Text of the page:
A new field test standard for hydrogen refuelling stations

Hydrogen is rapidly developing as a carbon-neutral alternative to fossil fuels, including as a fuel source for vehicles. Support is required to grow and maintain a robust hydrogen infrastructure and to meet the requirements of European legislation. However, these requirements were not being met as there was a lack of available hydrogen measurement methods and standards.


Hydrogen refuelling stations (HRS) must meet measurement requirements set out by legislation. Standards such as SAE J2601 and OIML R139 are in place to ensure safety at HRS. The former establishes process limits for light duty vehicles (e.g., cars) to ensure that tanks do not overheat or overfill during fuelling, while the latter details maximum permissible errors for hydrogen flow meters.

However, real-world conditions at the fuel pump are variable, with a range of possible temperatures and pressures inside vehicles’ fuel tanks. During fuelling, pressure can vary from 0.1 – 70 MPa and hydrogen can be cooled to as low as -40 °C.

Therefore, Hydrogen Field Test Standards (HFTS) are required to verify and calibrate HRS under real-world conditions. These more realistic standards improve accuracy at HRS, allowing for accurate billing, and in turn improving customer confidence in the use of hydrogen as a viable alternative to fossil fuels.

Before the MetroHyVe project, although international requirements existed regulating meters used in HRS, only limited studies had been conducted on testing and verifying these stations, both in the lab and in the field.


During the project, METAS, the National Metrology Institute of Switzerland, developed an HFTS suitable for field verification and calibration of hydrogen dispensers inside refuelling stations. The method is based on a gravimetric principle: an empty pressure vessel is weighed, filled with hydrogen, and then weighed again, with the mass dispensed taken as the difference between the two. This method was chosen as it is well-established and projected to achieve an uncertainty of 0.3%, just one fifth of the 1.5% uncertainty required by legislation for flow meters. The standard created by METAS is applicable for hydrogen cooled to -40 °C and was confirmed by field tests, achieving an even lower uncertainty of 0.25%.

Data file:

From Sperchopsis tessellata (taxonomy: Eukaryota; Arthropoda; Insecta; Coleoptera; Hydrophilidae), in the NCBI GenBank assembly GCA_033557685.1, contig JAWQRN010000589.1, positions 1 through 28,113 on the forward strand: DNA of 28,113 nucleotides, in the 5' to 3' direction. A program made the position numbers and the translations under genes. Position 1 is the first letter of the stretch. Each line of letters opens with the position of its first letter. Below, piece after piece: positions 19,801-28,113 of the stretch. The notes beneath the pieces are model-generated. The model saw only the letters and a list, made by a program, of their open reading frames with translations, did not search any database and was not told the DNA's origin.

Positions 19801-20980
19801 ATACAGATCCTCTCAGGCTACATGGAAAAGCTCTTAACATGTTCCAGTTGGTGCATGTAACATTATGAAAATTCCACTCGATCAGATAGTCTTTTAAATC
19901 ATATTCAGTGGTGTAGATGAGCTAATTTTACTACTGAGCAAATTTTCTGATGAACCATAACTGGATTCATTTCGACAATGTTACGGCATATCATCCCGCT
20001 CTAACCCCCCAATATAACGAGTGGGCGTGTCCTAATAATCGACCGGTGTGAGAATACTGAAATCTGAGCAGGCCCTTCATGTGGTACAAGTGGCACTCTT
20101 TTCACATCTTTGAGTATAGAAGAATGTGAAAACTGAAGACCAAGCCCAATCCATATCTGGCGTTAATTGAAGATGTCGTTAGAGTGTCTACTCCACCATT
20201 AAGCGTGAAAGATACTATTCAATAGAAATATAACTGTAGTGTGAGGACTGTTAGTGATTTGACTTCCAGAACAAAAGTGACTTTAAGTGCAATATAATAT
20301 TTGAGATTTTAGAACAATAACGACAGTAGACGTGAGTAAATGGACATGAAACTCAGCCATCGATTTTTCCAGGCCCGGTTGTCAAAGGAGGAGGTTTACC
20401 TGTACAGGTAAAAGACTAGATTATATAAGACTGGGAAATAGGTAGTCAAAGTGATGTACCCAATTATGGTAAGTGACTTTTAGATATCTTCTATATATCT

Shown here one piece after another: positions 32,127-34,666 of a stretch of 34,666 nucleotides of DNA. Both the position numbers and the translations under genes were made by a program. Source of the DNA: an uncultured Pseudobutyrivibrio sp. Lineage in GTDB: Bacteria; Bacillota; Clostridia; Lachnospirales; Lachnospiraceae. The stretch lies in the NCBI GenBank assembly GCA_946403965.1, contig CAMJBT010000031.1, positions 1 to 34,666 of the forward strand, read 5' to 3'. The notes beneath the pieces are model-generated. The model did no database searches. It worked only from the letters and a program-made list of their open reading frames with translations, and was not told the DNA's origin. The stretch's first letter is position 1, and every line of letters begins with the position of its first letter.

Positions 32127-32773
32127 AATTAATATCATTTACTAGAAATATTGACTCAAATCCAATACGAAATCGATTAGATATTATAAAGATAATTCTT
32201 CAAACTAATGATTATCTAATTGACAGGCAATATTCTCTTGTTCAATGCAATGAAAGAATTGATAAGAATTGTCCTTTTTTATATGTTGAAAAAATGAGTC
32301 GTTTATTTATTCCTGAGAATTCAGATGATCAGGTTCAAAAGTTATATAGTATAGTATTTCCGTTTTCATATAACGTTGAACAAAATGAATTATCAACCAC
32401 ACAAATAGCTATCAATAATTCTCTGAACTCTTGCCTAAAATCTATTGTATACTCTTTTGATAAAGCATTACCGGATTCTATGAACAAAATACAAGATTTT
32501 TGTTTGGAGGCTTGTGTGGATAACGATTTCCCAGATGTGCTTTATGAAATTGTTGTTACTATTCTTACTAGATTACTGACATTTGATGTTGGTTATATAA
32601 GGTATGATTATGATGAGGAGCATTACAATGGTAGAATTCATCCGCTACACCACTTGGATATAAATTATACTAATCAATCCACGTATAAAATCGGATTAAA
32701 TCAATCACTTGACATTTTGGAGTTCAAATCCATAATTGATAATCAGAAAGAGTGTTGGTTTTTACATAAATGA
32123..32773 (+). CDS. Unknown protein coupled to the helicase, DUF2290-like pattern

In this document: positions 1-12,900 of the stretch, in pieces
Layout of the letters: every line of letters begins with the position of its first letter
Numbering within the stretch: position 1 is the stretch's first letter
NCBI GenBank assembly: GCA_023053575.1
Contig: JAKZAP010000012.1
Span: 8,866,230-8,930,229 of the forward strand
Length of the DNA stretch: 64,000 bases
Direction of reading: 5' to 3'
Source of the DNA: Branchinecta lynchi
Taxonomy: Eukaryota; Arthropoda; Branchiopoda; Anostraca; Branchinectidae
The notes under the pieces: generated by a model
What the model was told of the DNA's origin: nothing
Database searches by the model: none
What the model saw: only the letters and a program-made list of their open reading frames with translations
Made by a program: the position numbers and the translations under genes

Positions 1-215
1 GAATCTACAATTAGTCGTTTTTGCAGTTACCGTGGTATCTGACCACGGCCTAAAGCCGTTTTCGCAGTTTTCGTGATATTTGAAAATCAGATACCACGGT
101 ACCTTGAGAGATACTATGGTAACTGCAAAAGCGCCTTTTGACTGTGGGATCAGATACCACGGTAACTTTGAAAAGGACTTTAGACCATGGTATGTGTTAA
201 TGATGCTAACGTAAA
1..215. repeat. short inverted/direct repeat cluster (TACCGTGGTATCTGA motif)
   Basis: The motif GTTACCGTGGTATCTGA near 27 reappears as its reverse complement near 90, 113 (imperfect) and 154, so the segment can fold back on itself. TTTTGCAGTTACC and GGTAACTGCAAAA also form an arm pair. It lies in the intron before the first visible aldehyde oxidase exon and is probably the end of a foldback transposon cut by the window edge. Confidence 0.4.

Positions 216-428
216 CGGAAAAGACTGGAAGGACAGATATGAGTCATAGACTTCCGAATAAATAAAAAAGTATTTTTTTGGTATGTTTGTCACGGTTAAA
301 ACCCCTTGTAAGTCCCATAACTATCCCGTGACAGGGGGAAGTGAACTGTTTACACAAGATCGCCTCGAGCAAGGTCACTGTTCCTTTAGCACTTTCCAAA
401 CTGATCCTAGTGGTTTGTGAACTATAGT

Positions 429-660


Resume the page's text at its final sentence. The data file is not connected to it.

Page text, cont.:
The development of this HFTS means that HRS can now be calibrated under realistic real-world conditions and also lays a foundation for future testing instruments that might be required to meet existing and future developments in hydrogen-related legislation.


Maximator are a leading name in high-pressure equipment up to 25,000 bar, with Maximator Hydrogen being established to address the company’s growing hydrogen business. Their goal is to enable the development of hydrogen refuelling technology, with 100 HRS per year planned for construction until 2025.

Prior to the development of the HFTS by METAS, there were only 1-2 systems throughout Europe for measuring the quantity of hydrogen dispensed by an HRS. This led to difficulties for Maximator in validating their hydrogen dispensers, as is legally required. The new HFTS has allowed the company to overcome this, standardise their dispensers and gain International Organisation of Legal Metrology (OIML) type approval. The new standard has also lowered production costs as it can be used on multiple dispensers in one sitting, saving the price of repeated instances of validation. Using the HFTS for validation of their dispensers has also allowed the company to accept a contract with REH2 to supply HRS in Sweden, with the first planned for Autumn 2023 and more following in 2024.

Accurate dispensing at HRS ensures that customers are correctly billed for the fuel they buy. This improves customer confidence in hydrogen and encourages its use as a clean alternative to fossil fuels.

Image showing the rear end of a hydrogen fuel cell car

New metrology for hydrogen vehicles

The MetroHyVe project developed the first primary standards for calibrating flow meters at 700 bar hydrogen refuelling stations (HRS). Four online hydrogen purity analysers were developed and validated to prove that they are suitable for use by industry.

A good practice guide was produced for the calibration and use of hygrometers for the measurement of humidity of hydrogen fuel at HRS.

The project led the first global laboratory comparison on the performance of hydrogen purity laboratories across Europe, USA and Asia in performing ISO 14687 analysis. The project also supported the development of ISO 14687 and ISO 21087 by providing new state-of-the-art methods and standards for performing hydrogen purity analysis.

An online Hydrogen Measurement Service Hub was established, detailing the various metrological services across Europe that have been developed by the project.

These results supported the uptake of low-emission hydrogen vehicles and the growth of Europe’s hydrogen economy by increasing confidence among both manufacturers and consumers.

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